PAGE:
The Personal Statement is not a cover letter. It does not need to include the Faculty of Law’s mailing address, the date or formal greetings or salutations.
Candidates may submit their Personal Statement in English or French. It is important that candidates write the statement in whatever of the two language(s) they are most comfortable expressing themselves. Candidates are discouraged from using the Personal Statement as a way to establish their bilingualism unless they are very comfortable expressing themselves in the other language.
The Personal Statement must follow our formatting guidelines (see below) and must be free of grammatical, syntax and punctuation errors. Candidates should review and edit their personal statements multiple times before submission. They may even consider having a friend, family member or academic advisor review the document to ensure it contains no errors. Only one submission of the Personal Statement is accepted so it is important to submit the Personal Statement in its final version of both format and substance.
Candidates who have applied to the Faculty in the past must submit a new Personal Statement with any new application. Re-applicants who make no substantive changes to their Personal Statement from one application to the next are unlikely to be viewed as competitive.
- Maximum 750 words
- Candidates must include a word count at the end of the Personal Statement.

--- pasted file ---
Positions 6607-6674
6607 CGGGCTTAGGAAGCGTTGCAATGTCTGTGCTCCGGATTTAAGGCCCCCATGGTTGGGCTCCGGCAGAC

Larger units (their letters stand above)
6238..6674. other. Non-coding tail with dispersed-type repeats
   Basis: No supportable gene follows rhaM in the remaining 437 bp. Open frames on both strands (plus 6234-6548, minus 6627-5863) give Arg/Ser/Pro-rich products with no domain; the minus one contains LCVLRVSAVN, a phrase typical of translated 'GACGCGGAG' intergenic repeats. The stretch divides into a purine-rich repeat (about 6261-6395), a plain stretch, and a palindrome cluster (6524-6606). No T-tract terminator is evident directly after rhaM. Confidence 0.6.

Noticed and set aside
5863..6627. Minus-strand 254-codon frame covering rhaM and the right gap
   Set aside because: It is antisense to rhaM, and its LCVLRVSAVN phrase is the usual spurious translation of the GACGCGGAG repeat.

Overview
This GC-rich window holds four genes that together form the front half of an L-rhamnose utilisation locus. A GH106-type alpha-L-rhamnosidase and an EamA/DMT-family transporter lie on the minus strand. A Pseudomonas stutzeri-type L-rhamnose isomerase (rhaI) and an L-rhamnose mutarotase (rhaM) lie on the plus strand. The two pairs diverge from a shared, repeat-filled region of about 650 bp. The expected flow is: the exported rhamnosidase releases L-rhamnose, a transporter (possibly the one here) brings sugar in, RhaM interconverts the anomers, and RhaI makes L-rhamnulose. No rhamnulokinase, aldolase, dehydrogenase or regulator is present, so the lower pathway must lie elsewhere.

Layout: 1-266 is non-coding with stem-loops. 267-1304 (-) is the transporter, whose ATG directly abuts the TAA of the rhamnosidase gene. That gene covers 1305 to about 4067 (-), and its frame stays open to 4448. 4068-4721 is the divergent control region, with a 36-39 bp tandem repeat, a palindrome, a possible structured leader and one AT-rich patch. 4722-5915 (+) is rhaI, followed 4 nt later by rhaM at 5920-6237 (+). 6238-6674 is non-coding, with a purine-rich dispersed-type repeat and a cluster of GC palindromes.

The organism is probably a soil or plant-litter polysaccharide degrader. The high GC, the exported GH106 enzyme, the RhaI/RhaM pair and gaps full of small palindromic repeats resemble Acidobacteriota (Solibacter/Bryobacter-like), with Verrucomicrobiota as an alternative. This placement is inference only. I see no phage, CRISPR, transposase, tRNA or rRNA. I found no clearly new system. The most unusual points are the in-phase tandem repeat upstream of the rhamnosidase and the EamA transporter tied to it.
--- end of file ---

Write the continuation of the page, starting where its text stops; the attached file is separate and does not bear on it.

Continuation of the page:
- Candidates must include their name at the top right corner of all pages.
Applicants are required to submit a CV highlighting:
- Academic background and achievements;
- Work experience;
- Volunteer and community work;
- Extra-curricular activities;
- Sports, hobbies, and other significant interests;
- Language skills.
The CV assists the Admissions Committee in assessing a candidate's academic strength, depth of involvement in extra-curricular activities, leadership, and time management skills.
Applicants are strongly encouraged to indicate the number of hours worked during their studies, as well as the time commitment involved in any volunteer and community activities. It is in applicants’ interests to share with the Admissions Committee their academic and non-academic contributions and distinctions. Any and all work experience is relevant.
Candidates who have applied to the Faculty of Law in previous years are required to submit an updated CV.
The CV must conform to the two-page maximum. The Admissions Committee will not read beyond the two-page limit.
While candidates may format their CV in any way that best presents the information, we have provided a recommended template with instructions below.
Template: CV template
Two (2) references are required. The Admissions Committee does not accept additional references.